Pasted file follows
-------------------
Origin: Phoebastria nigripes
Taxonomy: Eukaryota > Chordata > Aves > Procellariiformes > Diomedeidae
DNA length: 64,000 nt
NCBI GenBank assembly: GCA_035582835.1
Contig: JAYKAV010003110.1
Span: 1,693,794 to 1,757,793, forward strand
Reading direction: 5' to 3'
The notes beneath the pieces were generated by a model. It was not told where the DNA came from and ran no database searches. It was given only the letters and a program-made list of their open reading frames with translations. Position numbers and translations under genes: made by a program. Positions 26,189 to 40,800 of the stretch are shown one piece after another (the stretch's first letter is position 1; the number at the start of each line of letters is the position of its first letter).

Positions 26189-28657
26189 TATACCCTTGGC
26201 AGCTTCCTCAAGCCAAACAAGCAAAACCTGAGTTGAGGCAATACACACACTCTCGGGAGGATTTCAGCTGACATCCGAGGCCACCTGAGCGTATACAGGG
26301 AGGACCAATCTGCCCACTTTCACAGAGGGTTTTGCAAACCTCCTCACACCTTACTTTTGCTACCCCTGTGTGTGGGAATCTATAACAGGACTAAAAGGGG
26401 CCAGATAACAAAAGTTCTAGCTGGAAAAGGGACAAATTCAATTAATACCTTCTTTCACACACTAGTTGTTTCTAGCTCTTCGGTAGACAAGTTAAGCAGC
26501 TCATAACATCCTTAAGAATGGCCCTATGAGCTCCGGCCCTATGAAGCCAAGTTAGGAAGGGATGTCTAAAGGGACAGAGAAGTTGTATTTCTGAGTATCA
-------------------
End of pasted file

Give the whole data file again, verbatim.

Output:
Origin: Phoebastria nigripes
Taxonomy: Eukaryota > Chordata > Aves > Procellariiformes > Diomedeidae
DNA length: 64,000 nt
NCBI GenBank assembly: GCA_035582835.1
Contig: JAYKAV010003110.1
Span: 1,693,794 to 1,757,793, forward strand
Reading direction: 5' to 3'
The notes beneath the pieces were generated by a model. It was not told where the DNA came from and ran no database searches. It was given only the letters and a program-made list of their open reading frames with translations. Position numbers and translations under genes: made by a program. Positions 26,189 to 40,800 of the stretch are shown one piece after another (the stretch's first letter is position 1; the number at the start of each line of letters is the position of its first letter).

Positions 26189-28657
26189 TATACCCTTGGC
26201 AGCTTCCTCAAGCCAAACAAGCAAAACCTGAGTTGAGGCAATACACACACTCTCGGGAGGATTTCAGCTGACATCCGAGGCCACCTGAGCGTATACAGGG
26301 AGGACCAATCTGCCCACTTTCACAGAGGGTTTTGCAAACCTCCTCACACCTTACTTTTGCTACCCCTGTGTGTGGGAATCTATAACAGGACTAAAAGGGG
26401 CCAGATAACAAAAGTTCTAGCTGGAAAAGGGACAAATTCAATTAATACCTTCTTTCACACACTAGTTGTTTCTAGCTCTTCGGTAGACAAGTTAAGCAGC
26501 TCATAACATCCTTAAGAATGGCCCTATGAGCTCCGGCCCTATGAAGCCAAGTTAGGAAGGGATGTCTAAAGGGACAGAGAAGTTGTATTTCTGAGTATCA